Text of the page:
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Last Updated on January 12, 2018

Pregnancy Craving: Why Do Pregnant Women Crave Pickles and Other Kinds of Food?

Pregnancy Craving: Why Do Pregnant Women Crave Pickles and Other Kinds of Food?

Weird pregnancy cravings: the source of thousands of jokes and many late-night trips to the grocery store. The most stereotypical pregnancy craving is pickles and ice cream, but pregnant women have reported craving just about any kind of food you can think of. Around half of pregnant women in the U.S. have at least one craving, which can be as standard as the pickles and ice cream cliché, or as strange as eggplant or Cheese Whiz [1] sandwiches. Other foods become repulsive to moms-to-be—sometimes food they loved before pregnancy.

Why do pregnant women crave pickles and other kinds of food?

These cravings and aversions occur for a specific reason—the influx of hormones [2] can cause both biological and neurobiological imbalances. Pregnancy hormones impact a woman’s senses of taste and smell, which can cause major shifts in what she wants to eat. Some scientists also believe that some food cravings can indicate a deficiency in certain vitamins and minerals. The bottom line though? It’s not totally clear why women have cravings and aversions during pregnancy.

Although many women give into their cravings with no problems, food cravings can become severe, causing problems during pregnancy. In these cases, neurocounseling can be effective [3] for reducing or eliminating cravings.

Incorporate cravings into a pregnancy diet for healthy fetal development

Interestingly, some experts have noticed that cravings often change during different stages of pregnancy [4]. For example, many women start becoming hypersensitive to bitterness during the first two trimesters—possibly to prevent the consumption of harmful substances during fetal development.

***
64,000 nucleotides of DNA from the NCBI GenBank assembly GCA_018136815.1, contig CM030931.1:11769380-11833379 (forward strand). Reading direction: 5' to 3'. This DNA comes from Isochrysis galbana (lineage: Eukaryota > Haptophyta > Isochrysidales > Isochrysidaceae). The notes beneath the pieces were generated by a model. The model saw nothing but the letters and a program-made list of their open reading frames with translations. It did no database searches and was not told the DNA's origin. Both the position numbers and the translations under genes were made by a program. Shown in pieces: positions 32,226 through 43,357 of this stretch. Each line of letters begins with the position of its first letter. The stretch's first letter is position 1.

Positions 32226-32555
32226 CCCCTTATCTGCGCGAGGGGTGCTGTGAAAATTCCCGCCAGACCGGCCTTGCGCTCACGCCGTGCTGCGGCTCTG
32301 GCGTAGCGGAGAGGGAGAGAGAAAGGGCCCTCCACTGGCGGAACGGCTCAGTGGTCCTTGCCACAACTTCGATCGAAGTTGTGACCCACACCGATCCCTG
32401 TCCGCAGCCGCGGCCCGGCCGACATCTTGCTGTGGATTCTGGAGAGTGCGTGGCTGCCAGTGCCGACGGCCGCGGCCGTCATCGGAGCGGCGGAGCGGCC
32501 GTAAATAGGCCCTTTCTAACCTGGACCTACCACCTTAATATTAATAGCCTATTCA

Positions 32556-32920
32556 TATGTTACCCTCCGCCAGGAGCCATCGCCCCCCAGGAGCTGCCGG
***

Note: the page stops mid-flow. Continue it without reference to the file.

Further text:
It’s important to incorporate cravings into a pregnancy diet, since they can be an indication of what the mother or baby needs for healthy development. The catch is that many of these cravings consist of junk food, which should be limited during pregnancy. Too much junk food won’t help the baby’s development, and may cause excess weight gain. Balancing unhealthy cravings with a healthy diet (and healthy cravings) is key for a healthy pregnancy.

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Coming up with alternatives for unhealthy cravings is a good way to ensure you’re getting the nutrition you need without compromising your health. Of course, every once in a while, nothing will do but the specific food you’re craving, and it’s okay to indulge once in a while, as long as it won’t be directly harmful to the baby.

10 Common cravings pregnant women have

1. Chocolate

    One of the most-craved foods among pregnant women is chocolate. Some believe that this is due to an increased caloric need during pregnancy. Research shows that it’s also the most-craved food [5] in the United States. While indulging in a chocolate craving isn’t harmful, it’s better to choose dark chocolate and limit the amount.

    2. Milk & Ice Cream

      Dairy connects to an increased need for calcium during pregnancy. Ice cream is an especially powerful craving, because it is sweet and caloric. If you’re eating too much ice cream, try these recipes [6] for chia pudding for a healthier alternative.

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      3. Steak Fat/Red Meat

        Because of the iron, protein, and vitamin B6 contained in red meat, many women crave steak [7], specifically steak fat during pregnancy. This can be very distressing for vegetarian and vegan women, but some have successfully overcome this craving with daily massages—a treatment that can also help address postpartum depression [8].

        4. Pickles

          Salty pickles are the quintessential pregnancy craving among American women. A greater volume of blood during pregnancy can explain a desire for salty foods, as this increases sodium requirements.

          5. Spicy Food

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            Some women develop strong cravings for spicy food during pregnancy, which is thought to be tied to perspiration. Spicy food can help the body release sweat [9], cooling the expectant mother down.

            6. Fruit